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SPC for tablet/capsule weights. Can it be done?

Discussion in 'SPC - Statistical Process Control' started by Jennie, Jan 22, 2016.

  1. Jennie

    Jennie Member

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    We manufacture tablets and capsules in our facility. For the past few decades, we've been using run charts with spec limits as our monitoring tool for tablet/capsule weights. Contrary to popular belief-100% online inspection isn't available for this operation. We're planning on shifting over to use SPC. Here lies the problem; the operators who use the tablet presses must frequently adjust the pressure, speed, and fill cams to compensate for the product flow going into the presses amongst other things. I'm positive that some of these adjustments are unnecessary but I'm assuming that some of them are. With all the operator adjustments, can we even implement SPC in faith? What would you do? My first reaction is that this is an uncontrolled process and it can't be done.
     
  2. Miner

    Miner Moderator Staff Member

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    Try the following first:
    1. Run the process with zero adjustments for a defined period of time that overlaps at least one material lot change. Record the weights, pressure, speed and fill cam values. Plot the data in time sequence on an individuals control chart. This will help you understand how stable the process is.
    2. If the process is unstable, run a DOE on the pressure, speed and cam settings to understand their impact on weight and how tightly they must be controlled.
    The greatest benefit from SPC that I ever saw was when we implemented it on an incapable process that operators constantly adjusted. Once we explained the concept and operators stopped adjusting, we found that the process was stable and capable. All it took was stopping the "tampering".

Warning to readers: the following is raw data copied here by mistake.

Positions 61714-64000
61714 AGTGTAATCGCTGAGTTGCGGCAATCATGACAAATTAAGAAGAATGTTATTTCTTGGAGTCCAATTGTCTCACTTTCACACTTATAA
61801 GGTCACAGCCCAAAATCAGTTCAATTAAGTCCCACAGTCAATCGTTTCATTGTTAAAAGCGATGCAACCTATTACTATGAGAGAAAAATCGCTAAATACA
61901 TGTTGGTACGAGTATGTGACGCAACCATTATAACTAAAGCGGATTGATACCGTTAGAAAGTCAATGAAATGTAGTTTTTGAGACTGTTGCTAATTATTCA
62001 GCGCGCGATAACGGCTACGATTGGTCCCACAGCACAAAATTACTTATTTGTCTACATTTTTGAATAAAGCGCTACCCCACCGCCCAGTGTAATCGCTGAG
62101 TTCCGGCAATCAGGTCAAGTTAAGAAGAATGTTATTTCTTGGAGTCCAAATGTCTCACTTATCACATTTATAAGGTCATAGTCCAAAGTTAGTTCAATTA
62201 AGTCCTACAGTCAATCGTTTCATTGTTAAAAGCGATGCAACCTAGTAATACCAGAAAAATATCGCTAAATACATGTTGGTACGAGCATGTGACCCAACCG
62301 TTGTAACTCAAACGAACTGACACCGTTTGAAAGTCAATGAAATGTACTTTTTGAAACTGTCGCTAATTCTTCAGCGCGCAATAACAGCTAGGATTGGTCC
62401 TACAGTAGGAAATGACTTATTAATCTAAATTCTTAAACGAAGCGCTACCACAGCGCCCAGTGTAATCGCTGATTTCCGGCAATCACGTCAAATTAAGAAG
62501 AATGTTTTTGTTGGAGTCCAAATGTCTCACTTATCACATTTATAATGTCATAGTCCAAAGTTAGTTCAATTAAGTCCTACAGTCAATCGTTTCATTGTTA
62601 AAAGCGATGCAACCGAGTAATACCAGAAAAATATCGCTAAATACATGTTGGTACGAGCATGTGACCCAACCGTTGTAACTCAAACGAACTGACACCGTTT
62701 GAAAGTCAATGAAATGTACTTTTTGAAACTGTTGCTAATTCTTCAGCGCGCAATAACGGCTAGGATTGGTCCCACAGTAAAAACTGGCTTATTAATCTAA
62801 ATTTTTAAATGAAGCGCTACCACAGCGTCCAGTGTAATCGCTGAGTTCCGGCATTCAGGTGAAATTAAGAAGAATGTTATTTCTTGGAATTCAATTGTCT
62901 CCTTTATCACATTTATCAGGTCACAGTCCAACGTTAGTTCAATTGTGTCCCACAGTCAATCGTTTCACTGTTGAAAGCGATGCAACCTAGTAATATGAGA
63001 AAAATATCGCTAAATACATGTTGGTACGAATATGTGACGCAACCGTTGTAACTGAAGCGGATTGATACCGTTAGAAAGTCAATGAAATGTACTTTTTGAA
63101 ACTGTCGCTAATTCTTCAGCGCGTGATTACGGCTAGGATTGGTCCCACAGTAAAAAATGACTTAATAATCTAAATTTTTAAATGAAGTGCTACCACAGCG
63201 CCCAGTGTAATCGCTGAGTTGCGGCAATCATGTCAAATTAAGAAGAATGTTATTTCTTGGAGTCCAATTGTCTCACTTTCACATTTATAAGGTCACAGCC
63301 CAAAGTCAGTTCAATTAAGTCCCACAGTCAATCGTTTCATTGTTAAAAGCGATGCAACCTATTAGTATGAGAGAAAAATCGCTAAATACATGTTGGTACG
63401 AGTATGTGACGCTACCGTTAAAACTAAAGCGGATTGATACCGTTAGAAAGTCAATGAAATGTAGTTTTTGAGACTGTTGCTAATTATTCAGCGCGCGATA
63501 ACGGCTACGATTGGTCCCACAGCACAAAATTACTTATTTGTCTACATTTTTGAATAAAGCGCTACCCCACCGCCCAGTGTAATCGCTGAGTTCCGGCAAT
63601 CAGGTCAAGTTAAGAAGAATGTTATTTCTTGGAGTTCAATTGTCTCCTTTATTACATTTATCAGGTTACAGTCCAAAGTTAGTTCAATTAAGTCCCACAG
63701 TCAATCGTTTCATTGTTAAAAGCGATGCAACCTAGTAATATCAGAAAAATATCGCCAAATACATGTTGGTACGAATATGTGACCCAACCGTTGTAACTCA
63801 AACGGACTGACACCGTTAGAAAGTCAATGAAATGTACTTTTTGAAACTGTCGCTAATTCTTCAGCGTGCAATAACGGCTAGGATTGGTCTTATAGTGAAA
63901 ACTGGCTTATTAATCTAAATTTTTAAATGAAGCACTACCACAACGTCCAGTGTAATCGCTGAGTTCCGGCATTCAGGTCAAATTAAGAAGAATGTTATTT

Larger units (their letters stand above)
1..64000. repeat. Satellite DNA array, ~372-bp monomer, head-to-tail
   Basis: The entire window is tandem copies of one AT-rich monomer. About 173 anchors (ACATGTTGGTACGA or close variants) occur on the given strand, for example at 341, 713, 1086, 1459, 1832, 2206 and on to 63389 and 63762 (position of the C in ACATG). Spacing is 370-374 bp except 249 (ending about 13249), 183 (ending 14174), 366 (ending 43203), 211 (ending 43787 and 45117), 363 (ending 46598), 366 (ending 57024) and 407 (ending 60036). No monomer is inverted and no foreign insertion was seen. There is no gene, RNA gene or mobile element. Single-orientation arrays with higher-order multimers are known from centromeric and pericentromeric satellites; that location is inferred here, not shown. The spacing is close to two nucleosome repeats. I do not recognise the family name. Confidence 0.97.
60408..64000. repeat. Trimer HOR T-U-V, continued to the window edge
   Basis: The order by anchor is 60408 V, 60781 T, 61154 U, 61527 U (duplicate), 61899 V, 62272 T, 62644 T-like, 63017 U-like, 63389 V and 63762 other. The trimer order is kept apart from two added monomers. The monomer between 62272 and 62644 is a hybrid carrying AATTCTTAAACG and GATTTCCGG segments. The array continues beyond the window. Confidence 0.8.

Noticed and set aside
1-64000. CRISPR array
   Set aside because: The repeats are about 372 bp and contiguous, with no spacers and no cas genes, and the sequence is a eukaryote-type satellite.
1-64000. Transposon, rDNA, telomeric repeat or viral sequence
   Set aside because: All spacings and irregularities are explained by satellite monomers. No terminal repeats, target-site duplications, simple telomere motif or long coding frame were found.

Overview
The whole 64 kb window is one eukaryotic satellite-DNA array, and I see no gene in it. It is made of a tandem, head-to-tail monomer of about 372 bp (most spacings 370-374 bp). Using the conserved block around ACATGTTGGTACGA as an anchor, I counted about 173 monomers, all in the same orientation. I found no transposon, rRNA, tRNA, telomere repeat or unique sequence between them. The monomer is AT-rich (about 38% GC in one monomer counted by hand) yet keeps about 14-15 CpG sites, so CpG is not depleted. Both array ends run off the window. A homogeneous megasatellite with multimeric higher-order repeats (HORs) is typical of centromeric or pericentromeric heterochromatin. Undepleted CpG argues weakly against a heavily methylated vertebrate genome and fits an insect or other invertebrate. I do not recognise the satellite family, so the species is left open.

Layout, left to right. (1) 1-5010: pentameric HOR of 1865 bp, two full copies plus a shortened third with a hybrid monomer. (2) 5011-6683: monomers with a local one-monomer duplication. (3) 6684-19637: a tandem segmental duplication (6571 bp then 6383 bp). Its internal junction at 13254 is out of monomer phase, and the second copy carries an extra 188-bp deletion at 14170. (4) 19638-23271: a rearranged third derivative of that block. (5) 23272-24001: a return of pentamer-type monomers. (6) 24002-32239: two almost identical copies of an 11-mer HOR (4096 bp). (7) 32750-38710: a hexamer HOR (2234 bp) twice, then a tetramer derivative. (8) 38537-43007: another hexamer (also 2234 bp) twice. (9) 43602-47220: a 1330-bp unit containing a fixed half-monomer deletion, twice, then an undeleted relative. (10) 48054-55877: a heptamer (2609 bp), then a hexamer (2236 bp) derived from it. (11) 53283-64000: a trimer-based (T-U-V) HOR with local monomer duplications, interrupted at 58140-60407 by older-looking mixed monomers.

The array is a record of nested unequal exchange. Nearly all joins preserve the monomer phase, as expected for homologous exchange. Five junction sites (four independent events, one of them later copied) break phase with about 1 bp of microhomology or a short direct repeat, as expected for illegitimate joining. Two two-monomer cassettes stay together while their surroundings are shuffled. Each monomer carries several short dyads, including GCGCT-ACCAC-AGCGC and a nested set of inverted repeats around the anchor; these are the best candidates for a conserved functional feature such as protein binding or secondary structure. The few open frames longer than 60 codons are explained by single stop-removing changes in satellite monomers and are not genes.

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  3. Bev D

    Bev D Moderator Staff Member

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    Miner is correct. My experience is the same. if you implement control charts in the manner in which they were intended, you stop the tampering, increase your process understanding and reduce the variation.
    There is no process that won't benefit from control charting.
     
  4. Jennie

    Jennie Member

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    What if it actually needs tampering periodically? Recalculate control limits after the adjustment?
     
  5. Bev D

    Bev D Moderator Staff Member

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    no.
    tampering is random adjustment - no matter how well intended.
    necessary adjustment is take when the control limits are violated (signaling a real change that can be corrected)
    you only change the control limits when you have fundamentally improved the process such that it will now reliably and repeatedly run with less variation.
     
  6. Jennie

    Jennie Member

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    OK-bing, the lightbulb just went on for me. Thanks!
     

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